Some White House officials and GOP leaders in Congress were becoming worried that they could encounter major political and logistical problems dealing with the deficit next year, and face accusations of budget hypocrisy from Democrats on Capitol Hill. In early October, when the deficit fears were inflamed within the GOP, substantive tax cut discussions had halted, said people close to the process who spoke on the condition of anonymity because they weren’t authorized to disclose internal party planning.
But that all changed Oct. 20. That’s when Trump, speaking to reporters after a political rally in Nevada, said that Republicans were going to advance a new round of tax cuts for the middle class and that this would happen “sometime just prior, I would say, to November.”
Few Republicans, including many in the White House, knew what Trump was talking about at first. They were stunned, and it was unclear how the president expected them to proceed. But two days later in Washington, Trump told reporters that the plan would be a 10 percent tax cut for the middle class, not for businesses. A flurry of phone calls between the White House and congressional aides and lawmakers ensued.
“The president reiterated, ‘We are going to have a middle-class tax cut,’ ” said Grover Norquist, president of Americans for Tax Reform. He said that immediately after Trump’s comments, questions started bubbling up, “Okay, well, then when and where?”
Norquist said he was excited by the idea, as it represented a commitment from Republicans to pursue new tax cuts every year, building on what they’d already done.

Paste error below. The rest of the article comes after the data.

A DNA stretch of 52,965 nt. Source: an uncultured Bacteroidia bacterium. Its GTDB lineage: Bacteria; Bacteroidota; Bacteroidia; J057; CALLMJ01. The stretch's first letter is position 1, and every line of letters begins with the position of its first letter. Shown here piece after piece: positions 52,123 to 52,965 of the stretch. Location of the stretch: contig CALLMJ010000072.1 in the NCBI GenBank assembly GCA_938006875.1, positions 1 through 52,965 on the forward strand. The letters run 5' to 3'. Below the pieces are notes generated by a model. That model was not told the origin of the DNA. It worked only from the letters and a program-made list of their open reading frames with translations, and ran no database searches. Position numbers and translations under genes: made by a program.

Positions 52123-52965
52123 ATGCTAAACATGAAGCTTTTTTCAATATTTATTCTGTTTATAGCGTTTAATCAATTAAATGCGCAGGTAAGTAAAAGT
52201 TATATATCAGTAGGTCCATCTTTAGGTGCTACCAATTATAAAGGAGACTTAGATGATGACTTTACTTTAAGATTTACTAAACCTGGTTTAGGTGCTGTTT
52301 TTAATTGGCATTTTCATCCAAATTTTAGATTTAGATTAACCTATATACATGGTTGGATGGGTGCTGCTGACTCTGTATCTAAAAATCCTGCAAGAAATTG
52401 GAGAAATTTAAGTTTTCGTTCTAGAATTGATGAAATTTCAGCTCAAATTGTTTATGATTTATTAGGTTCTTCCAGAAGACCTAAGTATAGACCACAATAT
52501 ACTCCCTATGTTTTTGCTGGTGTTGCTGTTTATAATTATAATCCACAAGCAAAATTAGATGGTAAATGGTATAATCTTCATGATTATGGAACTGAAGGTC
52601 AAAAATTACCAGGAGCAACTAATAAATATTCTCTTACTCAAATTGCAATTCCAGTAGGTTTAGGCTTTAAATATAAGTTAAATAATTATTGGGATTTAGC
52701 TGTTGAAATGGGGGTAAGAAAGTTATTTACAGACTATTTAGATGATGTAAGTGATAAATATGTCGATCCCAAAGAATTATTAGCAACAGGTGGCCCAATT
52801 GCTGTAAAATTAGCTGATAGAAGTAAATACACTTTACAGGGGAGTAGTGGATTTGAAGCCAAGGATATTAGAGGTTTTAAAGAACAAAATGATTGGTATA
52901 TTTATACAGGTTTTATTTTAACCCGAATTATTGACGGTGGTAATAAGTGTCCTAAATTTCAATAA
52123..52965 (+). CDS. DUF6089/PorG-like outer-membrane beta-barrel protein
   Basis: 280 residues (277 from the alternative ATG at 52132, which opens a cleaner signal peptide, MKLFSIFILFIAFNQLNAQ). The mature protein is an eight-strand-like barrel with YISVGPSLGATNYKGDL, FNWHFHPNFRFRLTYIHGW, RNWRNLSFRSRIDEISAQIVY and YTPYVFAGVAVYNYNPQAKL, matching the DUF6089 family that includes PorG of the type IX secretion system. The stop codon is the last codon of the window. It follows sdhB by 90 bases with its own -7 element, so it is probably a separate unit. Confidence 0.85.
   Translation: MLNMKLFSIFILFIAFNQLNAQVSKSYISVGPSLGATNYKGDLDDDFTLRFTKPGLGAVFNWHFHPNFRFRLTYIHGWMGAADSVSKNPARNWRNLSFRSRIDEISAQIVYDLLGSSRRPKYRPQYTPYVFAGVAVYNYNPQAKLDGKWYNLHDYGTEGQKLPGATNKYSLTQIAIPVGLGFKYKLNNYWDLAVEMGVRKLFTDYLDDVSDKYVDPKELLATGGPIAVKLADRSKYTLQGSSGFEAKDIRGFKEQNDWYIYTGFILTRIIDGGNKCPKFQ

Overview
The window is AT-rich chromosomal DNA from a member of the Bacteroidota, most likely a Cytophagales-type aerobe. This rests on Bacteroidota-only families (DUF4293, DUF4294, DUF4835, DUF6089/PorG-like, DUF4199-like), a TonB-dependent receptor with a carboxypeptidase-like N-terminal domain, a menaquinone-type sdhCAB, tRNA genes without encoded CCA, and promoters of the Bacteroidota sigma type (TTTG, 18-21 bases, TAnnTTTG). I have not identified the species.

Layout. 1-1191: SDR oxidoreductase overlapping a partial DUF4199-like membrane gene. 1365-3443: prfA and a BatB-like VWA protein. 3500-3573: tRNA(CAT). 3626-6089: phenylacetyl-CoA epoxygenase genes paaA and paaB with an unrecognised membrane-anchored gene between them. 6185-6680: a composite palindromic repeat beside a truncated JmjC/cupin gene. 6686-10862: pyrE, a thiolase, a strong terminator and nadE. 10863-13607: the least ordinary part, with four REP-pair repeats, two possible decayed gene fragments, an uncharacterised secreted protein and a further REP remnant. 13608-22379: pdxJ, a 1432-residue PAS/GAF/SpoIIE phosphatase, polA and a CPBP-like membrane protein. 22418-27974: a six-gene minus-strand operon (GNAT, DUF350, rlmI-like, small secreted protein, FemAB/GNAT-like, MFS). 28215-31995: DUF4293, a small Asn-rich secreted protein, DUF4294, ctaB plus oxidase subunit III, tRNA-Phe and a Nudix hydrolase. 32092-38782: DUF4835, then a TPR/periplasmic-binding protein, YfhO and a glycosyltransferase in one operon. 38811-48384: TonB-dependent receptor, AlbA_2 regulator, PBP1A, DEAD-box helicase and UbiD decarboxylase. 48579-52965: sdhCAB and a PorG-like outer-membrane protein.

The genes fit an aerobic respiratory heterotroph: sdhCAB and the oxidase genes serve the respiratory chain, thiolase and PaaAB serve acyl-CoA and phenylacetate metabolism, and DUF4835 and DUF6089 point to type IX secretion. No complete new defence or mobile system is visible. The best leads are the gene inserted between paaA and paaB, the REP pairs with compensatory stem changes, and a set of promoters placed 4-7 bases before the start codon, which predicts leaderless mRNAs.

And some House Republicans, many of whom had all but given up on winning the public relations battle over the existing tax law, embraced the idea.
“If you look at the tax bill, it was a complicated, nuanced bill, it dealt with lots of issues because we hadn’t reformed it in 31 years,” said Rep. Darin LaHood (R-Ill.), a Ways and Means Committee member. “As I look at the president’s proposal, this is much more simplified, it’s targeted . . . it’s for the middle class, and I think that’s something that will be much easier to get through.”
Conversations between congressional aides and White House officials began immediately. Brady offered his support but suggested that there might not be any action until 2019.
Senate Republicans were largely absent from the talks.
Trump, though, stuck with the idea, saying there would probably be some sort of “resolution” from Congress in October that stipulated the goals for the reductions. But White House officials and congressional leaders never agreed on seeking a resolution, and that idea evaporated as well, leading to the joint statement on the afternoon of Halloween that included few words about what their plans would ultimately be.
Any such action would be contingent on Republicans retaining their House majority.
“We are committed to delivering an additional 10 percent tax cut to middle-class workers across the country,” the statement issued by Trump and Brady said. “And we intend to take swift action on this legislation at the start of the 116th Congress,” which begins next year.
Less than 24 hours after the statement, Trump garnered international media attention with a White House event. But he barely mentioned the tax cuts.
Instead, he discussed the need to make it harder for immigrants to get asylum, an escalation of his newly adopted midterm message.